USC Basketball Notes...Tim Floyd's "public conviction" and an interesting take from Bob Condotta


Just a couple of things I wasn't able to get to this week...

Andy Katz has an interesting piece on why Tim Floyd resigned. Some of this has been seen elsewhere but there is some interesting insight from just what Floyd was thinking and how he felt a lack of enthusiam to coach at USC anymore. What is telling here is Katz's source claims that USC told Floyd couldn't speak about the charges something that we pretty much figured but also that Floyd did want to speak out. I don't think this really a surprise at all. It is a normal reaction that anyone who is accused of wrongdoing wants to fight for their good name.

The source said that Floyd had been told not to speak by USC officials. The source said Floyd wanted to say that the allegations made by former Mayo inner circle member Louis Johnson to Yahoo! Sports were "not true and didn't happen."

The source stated that Floyd said, "'I don't have to do this.' He always said if he's not having fun at it then he won't do it. He has plenty of money. It became a situation where this isn't what he signed up for. It sounds simple but it was the bottom line."

The source said he wasn't sure if there was a negotiated buyout with Floyd. USC spokesperson James Grant said that he couldn't comment on any personnel matters.

"At the end of the day, Tim had had enough," the source said.

Arkansas State coach John Brady, a good friend of Floyd's, told ESPN's Kelly Naqi that Floyd had been thinking about resigning "for a while. This basketball business is something now. There's a lot of opportunities for booby traps. I think Tim is at a point with what he's been through and all the success he's had, I think the SC job, all of the circumstances [culminating with the Yahoo! report that Floyd paid Guillory $1,000], I think got to be too much. He didn't feel enthusiasm anymore because of all the speculation and he chose to walk. I think it was more frustrating than anything else."

A lot of us were perplexed at Floyd's silence but most of us figured that it was school pulling the stings to ensure that silence.

That had to be tough for Floyd...being forced to keep silent while your reputation is being ripped to shreds in the public areana while behind your back the AD is lining you up for a mortar strike.

Of course, Floyd is not blameless here...a lot of the fans frustration can be traced to two things. 1) That he and/or Mike Garrett allowed Guillory to be around the program given Guillory's past, opening up the program to increased scrutiny and 2) some of Floyd's moves both on and off the court, including the appearance of running off layers and his flirtation with Arizona mere hours after telling his players that they needed to stay in school and not jump to the NBA. Floyd burned a lot of fan loyalty with the AZ dance alone. No one could see Marcus Johnson forgoing his final year of eligibilty...especially after the staff worked their butts off to get it for MJ. That's the straw that broke the camels back.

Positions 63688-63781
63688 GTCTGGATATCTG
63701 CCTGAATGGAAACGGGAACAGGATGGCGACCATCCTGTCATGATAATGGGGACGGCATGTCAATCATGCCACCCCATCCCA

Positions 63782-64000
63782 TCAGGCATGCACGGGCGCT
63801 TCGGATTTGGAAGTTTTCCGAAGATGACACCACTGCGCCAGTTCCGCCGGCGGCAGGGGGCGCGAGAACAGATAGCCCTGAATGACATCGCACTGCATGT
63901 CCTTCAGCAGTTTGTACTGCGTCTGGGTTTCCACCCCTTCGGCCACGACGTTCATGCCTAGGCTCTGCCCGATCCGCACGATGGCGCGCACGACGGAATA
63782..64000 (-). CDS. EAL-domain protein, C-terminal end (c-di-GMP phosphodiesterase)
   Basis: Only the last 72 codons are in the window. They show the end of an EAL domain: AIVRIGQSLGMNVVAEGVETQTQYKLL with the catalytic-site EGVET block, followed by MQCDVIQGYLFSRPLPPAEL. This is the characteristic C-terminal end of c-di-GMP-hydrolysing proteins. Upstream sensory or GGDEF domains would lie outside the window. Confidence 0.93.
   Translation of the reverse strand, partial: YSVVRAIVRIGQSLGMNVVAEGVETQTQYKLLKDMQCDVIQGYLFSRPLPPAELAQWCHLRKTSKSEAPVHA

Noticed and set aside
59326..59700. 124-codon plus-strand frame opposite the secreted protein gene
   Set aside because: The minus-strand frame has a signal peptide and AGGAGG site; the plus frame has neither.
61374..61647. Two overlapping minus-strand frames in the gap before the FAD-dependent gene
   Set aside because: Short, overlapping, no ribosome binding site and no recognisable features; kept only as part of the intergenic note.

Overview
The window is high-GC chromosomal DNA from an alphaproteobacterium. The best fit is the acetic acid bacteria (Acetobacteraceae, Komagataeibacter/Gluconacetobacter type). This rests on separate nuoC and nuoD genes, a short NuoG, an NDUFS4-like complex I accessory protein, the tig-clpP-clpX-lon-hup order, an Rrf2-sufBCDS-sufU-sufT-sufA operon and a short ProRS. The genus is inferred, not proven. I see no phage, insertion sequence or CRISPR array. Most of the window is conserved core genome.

Where it goes from here is anybody's guess but down is the most likely direction.

That brings us to Bob Condotta and his column looking at the situation.

But when the dust settles, you wonder if this might finally be the time USC figures out how to find some longterm happiness in men's basketball. UW hoops fans, I understand fully, have no problem with the Trojans remaining in the relative hinterlands forever --- Floyd's three straight NCAA appearances the last three years were the best sustained run ever for the Trojans, which seems kind of hard to believe for a school of that stature and with its resources. Even then, however, USC seemed just good enough to make the tournament, not necessarily a threat to become a permanent power,

But an objective view is to look at the Floyd resignation and wonder why it is that the Trojans keep pulling face plants when it comes to men's basketball.

I think Condotta makes some good points. USC basketball does seem to have a bit black cloud over it that occasionally parts from time to time allowing USC to get competitive only to see the skies darken and open up with a torrential downpour washing away all of that short lived success.

Floyd did pretty good in his four years here. He went to the Sweet Sixteen in 2007, exited the in the first round in 2008 and made it to the 2nd round in 2009 only to beaten this years by runner-up Michigan State.

Yes, there were some issues outside of the elephant in the room but he did a decent job.

I do think its kind of funny that a respected writer from Seattle is making some of these comments. I think some of them are spot on but its not like UW has done a lot recently. Romar has had similar successes as well with one extra sweet sixteen with a team that should have gone a little bit deper in the tournament than that.

In the end it doesn't really matter...Floyd is gone the program is in shambles and that is before we get the call from the NCAA....

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